6. “Pre-clinical studies demonstrating an effect of CBD on evoked seizures and behavioral abnormalities in R59X mice” were presented by Francis Jensen (University of Pennsylvania). These studies demonstrated an effective of CBD on behavioral deficits and evoked seizures in the r59x mouse model of CDD.
  7. “Pregnenolone-methyl ether targets CLIP-170 and restores hippocampal-dependent learning and memory deficits and synaptic deficits in vivo in CDKL5 KO mouse” presented by Charlotte Kilstrup-Nielsen (University of Insubria). Microtubule associated proteins (found in dendrites) and CLIP-170 (a protein found in the axons of neurons) are overexpressed in CDD. Prenenolone Methyl Ether (PME) is a potential therapeutic that restores levels in vivo and in vitro, but also corrects behavior defects, and dendritic spine defects. More on this work can be found in a new publication found here.
  8. “New phosphodiesterase (PDE) 10A inhibitor from Takeda that received orphan drug designation also impacts motor functions and behavioral phenotypes in animal models of CDD.” -presented by Christine Charman (Takeda Pharmaceutical). This is early proof-of-principle work conducted by industry to move an orphan drug down the pipeline to patients.
  9. “X chromosome inactivation by DNA methylation editing of the CDKL5 gene promotor” was presented by Kyle Fink (UC Davis) In cell lines, dead Cas 9/CRISPR is used to reactivate the good copy of CDKL5 in the “inactive” X chromosome. This is early work demonstrating a potential therapeutic pathway for girls with CDD.
  10. Jim Wilson from University of Pennsylvania presents correction of CDD behavioral phenotypes using gene therapy in neonatal CDKL5 knockout mice. These studies demonstrate the feasibility of viral vector use for CDKL5 delivery to reverse CDD symptoms in this time window.

Presentations from companies including:

  1. Overview of gene therapy strategies and associated challenges including viral delivery:
    • Amicus developing enzyme replacement therapy
    • Ultragenyx developing gene therapy
  2. Invitae presented a no-charge genetic testing program for pediatric epilepsy and what they have learned so far.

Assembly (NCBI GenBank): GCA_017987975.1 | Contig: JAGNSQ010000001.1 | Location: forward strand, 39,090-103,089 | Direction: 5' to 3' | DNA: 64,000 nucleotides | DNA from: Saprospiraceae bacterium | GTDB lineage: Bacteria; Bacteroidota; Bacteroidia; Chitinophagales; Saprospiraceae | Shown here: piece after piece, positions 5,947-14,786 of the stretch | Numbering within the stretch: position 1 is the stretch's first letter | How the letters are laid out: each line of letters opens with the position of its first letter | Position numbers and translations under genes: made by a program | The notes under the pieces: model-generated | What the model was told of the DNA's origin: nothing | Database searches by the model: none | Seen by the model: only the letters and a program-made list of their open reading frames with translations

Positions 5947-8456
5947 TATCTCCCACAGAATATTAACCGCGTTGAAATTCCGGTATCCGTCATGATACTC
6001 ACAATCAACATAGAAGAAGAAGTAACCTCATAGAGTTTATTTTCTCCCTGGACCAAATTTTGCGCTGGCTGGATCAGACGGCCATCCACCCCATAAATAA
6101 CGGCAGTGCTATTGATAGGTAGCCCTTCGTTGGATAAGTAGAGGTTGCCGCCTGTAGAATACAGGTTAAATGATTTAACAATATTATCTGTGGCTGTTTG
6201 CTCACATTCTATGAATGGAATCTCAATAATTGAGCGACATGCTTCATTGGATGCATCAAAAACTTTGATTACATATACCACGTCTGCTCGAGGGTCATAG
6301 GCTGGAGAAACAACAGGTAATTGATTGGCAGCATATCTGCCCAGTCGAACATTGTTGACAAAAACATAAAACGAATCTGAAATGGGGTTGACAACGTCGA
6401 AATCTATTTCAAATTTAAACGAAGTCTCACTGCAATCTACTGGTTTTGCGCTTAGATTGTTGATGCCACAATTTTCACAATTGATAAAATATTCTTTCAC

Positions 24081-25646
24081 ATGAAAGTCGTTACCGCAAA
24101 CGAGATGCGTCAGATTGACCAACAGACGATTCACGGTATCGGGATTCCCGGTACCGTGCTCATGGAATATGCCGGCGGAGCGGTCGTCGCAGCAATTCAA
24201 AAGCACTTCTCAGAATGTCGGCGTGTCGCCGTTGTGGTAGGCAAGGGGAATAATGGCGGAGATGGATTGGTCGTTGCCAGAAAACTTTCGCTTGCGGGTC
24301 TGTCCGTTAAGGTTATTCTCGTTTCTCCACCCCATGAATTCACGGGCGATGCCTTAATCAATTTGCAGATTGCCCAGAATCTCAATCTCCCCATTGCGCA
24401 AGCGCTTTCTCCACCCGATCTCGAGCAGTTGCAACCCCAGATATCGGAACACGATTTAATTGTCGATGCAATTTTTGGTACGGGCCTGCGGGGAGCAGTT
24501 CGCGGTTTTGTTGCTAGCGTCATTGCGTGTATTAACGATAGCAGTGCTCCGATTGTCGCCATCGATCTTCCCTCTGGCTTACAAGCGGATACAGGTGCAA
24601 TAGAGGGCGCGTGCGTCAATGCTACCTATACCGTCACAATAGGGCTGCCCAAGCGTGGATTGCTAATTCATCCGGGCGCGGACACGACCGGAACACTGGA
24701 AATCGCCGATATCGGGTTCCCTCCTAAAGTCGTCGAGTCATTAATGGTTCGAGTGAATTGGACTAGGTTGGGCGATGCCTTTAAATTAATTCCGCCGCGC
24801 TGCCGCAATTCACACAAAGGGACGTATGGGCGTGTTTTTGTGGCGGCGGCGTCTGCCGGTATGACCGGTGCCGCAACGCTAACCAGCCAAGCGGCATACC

3. Marinus updated attendees on their progress in the Phase 3 Marigold trial for Ganaxalone and announced that enrollment is on track and that recruitment will be completed soon. The company expects top-line results in 3Q2020.

Clinical research presentations included:

  1. Heather Olson, the director of the Boston Children’s Hospital CDKL5 Center of Excellence, presented visual acuity as a quantitative and dynamic translatable outcome measure for CDD.
  2. Timothy Roberts from Children’s Hospital of Philadelphia shared efforts towards developing electrophysiological biomarkers including the experience of other neurodevelopmental disorders like Rett Syndrome and how it translates to CDD.
  3. Scott Demarest of Children’s Hospital Colorado and the lead investigator of the International CDKL5 Clinical Research Network, shared the necessary steps and known obstacles to developing validated clinical outcome measures for CDD.

Breakout sessions were held covering a number of pertinent topics to scientists, clinicians, industry leaders, and parents. These included a collection of topics that were chosen to help prepare a “Translational toolbox” aimed to help the collective community have readiness for disease-modifying therapies:

  1. Genetics, molecular and functional biology of CDD
  2. In vitro assay development for CDD drug discovery
  3. In vivo assays and behavioral pharmacology for CDD drug discovery and development
  4. Translational biomarker discovery and validation for CDD
  5. Clinical Trial Design and Execution
  6. Clinical outcomes development for CDD (Epilepsy)
  7. Clinical outcomes development for CDD (Non-epilepsy)
  8. Patient partnership in development of therapies for CDD

What is readily apparent is this a multi-tiered “toolbox.” Clinical-trial readiness and clinical translation do not happen at one level, but require multiple stakeholders working together!

This year, a very encouraging theme emerged. As a second-time attendee, I left understanding that the rapid progress that is occurring in CDKL5 Deficiency Disorder does not occur unless stakeholders are willing to openly collaborate. Within the breakout sessions, presentations, and satellite meetings, mechanisms for international nonprofits to share resources and collaborate were discussed, the Loulou foundation has developed and made available online tools to help scientists collaborate and share methods in a more efficient manner, pharmaceutical companies discussed ways they can work together to standardize clinical outcome measures across different trials for CDD. Likewise, a clinical research network designed to validate the clinical outcome measures was presented in detail and the lead investigator encouraged the participation of multiple sites, international patient advocacy groups, federal agencies, and industry partners as collaborators in responsible data stewardship.